Hard Boiled Eggs- what went wrong?

Hi All

I followed the Anova App recipe- 45 min at 160 for solid whites and yoke. I am curious as to why my whites came out very runny. The yokes seemed to be cooked well.

I am assuming this temp/time works or it wouldn’t be on Anova site.

I would like to learn why so I can use the experience to improve eggs and also my next cook!



Hmm. Was the water bath at temperature before you started timing? 160F is the start of when the whites will be fully formed. Looking at the guide over on SeriousEats, I think I’d be more tempted to cook them at 165F:

Me, I tend to make deviled eggs a lot, so, I’d be tempted to increase the time a little bit too - with hard boiled, you’re really not looking at having any of it “soft”. An extra 10 minutes could make a difference if you have an extremely cold fridge (i.e. colder starting temperature for your eggs).


Try raising the temp a bit. I get good results for “large” eggs at 45 min at 165F for hard boiled. An extra large or a jumbo would need a bit more time. In order to make them easier to peel, before SV cooking, I put the eggs into boiling water for 2-3 minutes, then fully cool them in an ice bath (5-10 min or so) before putting them in the SV bath.


We get Jumbo eggs from a farm and they take a little longer to cook. I think they are all the ones that are too large or have double yolks.

The difference in taste is amazing and I don’t mind paying a little more for them. Once you get the process down it is very repeatable.

1 Like

Thanks for advice! Trying again tonight at165 for 45 min and 1 hr.

How fresh were the eggs? As an egg ages the white degrades slightly and you finish up with a very watery section of white as well as the fresher thicker white. I’m wondering if what you saw as unset white was the watery thin white section.

1 Like

I notice that i have the same issue too - my whites tend to be runny even though the yolk is perfect. Time doesn’t seem to matter; I’ve left them in for 2 hours and still got some liquid whites… Personally, I find that my previous method of cooking eggs works better when I want something fully-set.

I’ve made hard boiled eggs a lot of ways. I have used microwave hard boiled egg makers. I have used the Instant Pot. I’ve used Sous Vide. For me, nothing beats the perfect eggs, that are easy to peel when I make them in a boiling pot of water on my stove using this method.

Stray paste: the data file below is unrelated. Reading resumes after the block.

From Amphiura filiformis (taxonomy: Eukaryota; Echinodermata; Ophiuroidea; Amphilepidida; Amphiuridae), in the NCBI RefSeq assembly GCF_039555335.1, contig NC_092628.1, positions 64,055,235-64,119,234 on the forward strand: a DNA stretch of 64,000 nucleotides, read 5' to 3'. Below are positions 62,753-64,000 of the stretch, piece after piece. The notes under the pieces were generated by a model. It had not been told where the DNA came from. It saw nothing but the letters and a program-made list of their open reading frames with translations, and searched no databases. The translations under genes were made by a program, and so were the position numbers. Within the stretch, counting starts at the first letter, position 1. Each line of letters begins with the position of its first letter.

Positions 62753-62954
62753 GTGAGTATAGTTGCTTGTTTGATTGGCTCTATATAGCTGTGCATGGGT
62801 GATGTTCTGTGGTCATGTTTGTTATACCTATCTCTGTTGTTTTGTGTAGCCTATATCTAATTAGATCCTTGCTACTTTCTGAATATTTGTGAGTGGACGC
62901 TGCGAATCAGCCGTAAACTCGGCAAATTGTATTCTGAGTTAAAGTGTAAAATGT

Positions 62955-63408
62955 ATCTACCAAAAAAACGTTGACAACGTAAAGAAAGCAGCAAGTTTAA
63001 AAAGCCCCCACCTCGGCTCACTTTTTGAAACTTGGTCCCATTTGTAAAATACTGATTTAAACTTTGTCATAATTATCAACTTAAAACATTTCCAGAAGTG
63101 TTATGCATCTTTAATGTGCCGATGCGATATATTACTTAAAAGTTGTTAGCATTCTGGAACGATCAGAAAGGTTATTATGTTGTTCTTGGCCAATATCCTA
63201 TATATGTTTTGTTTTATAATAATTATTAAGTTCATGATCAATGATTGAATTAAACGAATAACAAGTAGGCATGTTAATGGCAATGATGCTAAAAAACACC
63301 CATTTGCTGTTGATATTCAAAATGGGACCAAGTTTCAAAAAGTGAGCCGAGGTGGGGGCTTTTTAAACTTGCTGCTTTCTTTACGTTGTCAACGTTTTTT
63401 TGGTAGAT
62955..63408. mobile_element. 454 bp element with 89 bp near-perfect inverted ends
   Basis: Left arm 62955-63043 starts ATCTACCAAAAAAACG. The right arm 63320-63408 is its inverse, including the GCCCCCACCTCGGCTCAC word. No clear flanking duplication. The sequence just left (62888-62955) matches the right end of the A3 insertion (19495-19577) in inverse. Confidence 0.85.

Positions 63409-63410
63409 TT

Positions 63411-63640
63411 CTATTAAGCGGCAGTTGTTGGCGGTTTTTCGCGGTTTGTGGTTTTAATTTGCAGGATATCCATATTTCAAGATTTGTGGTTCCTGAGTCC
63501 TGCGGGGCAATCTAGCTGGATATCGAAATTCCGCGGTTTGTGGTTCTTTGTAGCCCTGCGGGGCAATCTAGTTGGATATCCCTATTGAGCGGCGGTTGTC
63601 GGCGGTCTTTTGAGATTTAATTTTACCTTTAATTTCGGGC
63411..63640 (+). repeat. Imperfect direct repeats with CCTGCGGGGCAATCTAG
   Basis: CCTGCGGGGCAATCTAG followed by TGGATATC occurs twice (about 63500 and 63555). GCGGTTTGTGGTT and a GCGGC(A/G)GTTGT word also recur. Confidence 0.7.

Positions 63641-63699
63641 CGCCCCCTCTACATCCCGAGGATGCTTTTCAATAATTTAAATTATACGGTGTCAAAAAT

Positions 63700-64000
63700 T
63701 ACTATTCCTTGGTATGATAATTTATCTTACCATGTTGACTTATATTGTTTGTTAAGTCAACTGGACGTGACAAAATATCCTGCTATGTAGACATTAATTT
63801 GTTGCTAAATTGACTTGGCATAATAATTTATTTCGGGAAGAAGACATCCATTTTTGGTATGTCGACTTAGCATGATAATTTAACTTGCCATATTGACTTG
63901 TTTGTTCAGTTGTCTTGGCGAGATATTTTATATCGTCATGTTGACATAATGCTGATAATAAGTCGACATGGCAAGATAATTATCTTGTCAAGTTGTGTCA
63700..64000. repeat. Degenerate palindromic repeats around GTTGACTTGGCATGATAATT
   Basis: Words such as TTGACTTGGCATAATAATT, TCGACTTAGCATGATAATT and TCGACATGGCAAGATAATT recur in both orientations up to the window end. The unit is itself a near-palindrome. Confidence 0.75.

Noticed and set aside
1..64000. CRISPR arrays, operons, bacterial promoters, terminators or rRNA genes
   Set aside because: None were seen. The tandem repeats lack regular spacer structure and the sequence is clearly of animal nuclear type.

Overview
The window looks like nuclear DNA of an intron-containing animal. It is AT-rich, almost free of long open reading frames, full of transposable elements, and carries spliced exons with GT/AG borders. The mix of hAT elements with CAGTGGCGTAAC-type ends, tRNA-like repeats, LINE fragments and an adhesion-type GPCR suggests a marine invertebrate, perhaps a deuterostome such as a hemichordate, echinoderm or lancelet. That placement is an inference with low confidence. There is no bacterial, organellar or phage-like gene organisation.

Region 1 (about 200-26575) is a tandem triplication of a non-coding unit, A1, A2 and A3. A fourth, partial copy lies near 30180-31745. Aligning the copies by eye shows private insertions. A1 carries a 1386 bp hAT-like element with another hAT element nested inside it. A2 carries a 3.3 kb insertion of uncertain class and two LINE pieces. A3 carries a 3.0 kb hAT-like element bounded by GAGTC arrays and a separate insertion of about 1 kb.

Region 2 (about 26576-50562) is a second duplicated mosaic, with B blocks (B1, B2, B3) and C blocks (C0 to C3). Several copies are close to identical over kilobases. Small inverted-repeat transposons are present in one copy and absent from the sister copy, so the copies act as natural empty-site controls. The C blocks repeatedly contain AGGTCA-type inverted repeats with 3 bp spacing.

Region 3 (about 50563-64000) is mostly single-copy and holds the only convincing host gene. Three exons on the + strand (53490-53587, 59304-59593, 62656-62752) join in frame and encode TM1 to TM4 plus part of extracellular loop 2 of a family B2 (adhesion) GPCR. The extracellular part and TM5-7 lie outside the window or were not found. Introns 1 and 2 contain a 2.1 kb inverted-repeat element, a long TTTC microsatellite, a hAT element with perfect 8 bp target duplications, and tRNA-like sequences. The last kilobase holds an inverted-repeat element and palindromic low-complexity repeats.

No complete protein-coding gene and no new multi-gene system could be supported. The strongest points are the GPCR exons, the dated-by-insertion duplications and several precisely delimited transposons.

Southern Dad - Boiling Perfect Eggs - YouTube

Eggs are fragile things. Only the freshest egg will give you perfectly set white, however then they are difficult to peel.

The white of the egg, when freshly laid, will be thick and almost semi gelatinous. When cracked the yolk will stand high and proud, and the white will pool together and not spread all over the plate. As the egg ages, the white slowly breaks down, becoming less dense and watery. The watery white will never fully set.

have you ever managed to get them right? i will try again with a higher temperature and a bit more time…

Have you managed to get this right yet? i have now ruined about 2 dozen eggs…perhaps they should be room temperature before cooking? i have written to the support people, but not yet received a reply.

Eggs are a lot more sensitive to time and temperature than most other things.

I cook mine at 165°F for an hour. I use farm fresh Jumbo eggs. These are larger than your normal grocery store eggs so I cook them a little longer.

I start out with the eggs out of the refrigerator and put them in the water that is as hot as I can get it from the tap letting the Anova get it to 165°F. I start my timing from when they go in the water. This works perfectly every time for me.

With eggs I never vary my process.

I am still having trouble, but the first thing was that the Anova wasn’t coming up to the right temperature. I sent it back and received another one (whew!).
My most recent egg-speriment (sorry) was me trying to do 14 eggs at once. disaster. I guess you have to do less than 12 at a time?
I found the temperature of 160 to be a little low; I got this from a sous vide book.
One of my issues is that during the winter, I work in the Caribbean, and the eggs do not have a date on them. When the yolk separates almost completely from the white when I am poaching, I know that they are ANCIENT.
Anyway, THANK YOU for your response, sorry I haven’t looked at this site for a while! And I can now get lovely, fresh JUMBO eggs, what a treat.

Perhaps the best way to do this experiment is to weigh the eggs and over time you will have times for different ones. For me the fresher the better with eggs. Lately I have been making egg bites in small mason jars. I add everything I like in an omelet to the mix. I have also found the more flavorful cheeses work far better than the normal cheddar or American.

Hey John, do you have any particularly good ingredient combinations you could recommend for egg bites? I’m thinking it’s time to surprise the wife with something different and tasty!

I like ham or bacon along with freshly chives from my garden. For cheese I like gruyere or swiss. It really comes down to personal preference. If you want to use peppers or onions remember they will not soften at all during cooking.

1 Like

Caramelize onions down to a jammy consistency and put them in the bottom of the jar. Add goat’s cheese to the custard or other sharp cheese to the custard. They’re not only yummy, but look pretty impressive when turned out.

1 Like

Thanks @Ember - another one to try! (And for cheese I’ll be going “Feta” - my wife’s favorite! :slight_smile: )

Feta is an interesting cheese because it does’t really melt in. Crumbling it into the custard just before you decant into the jars and you’ll get little pockets of flavour through your egg bites.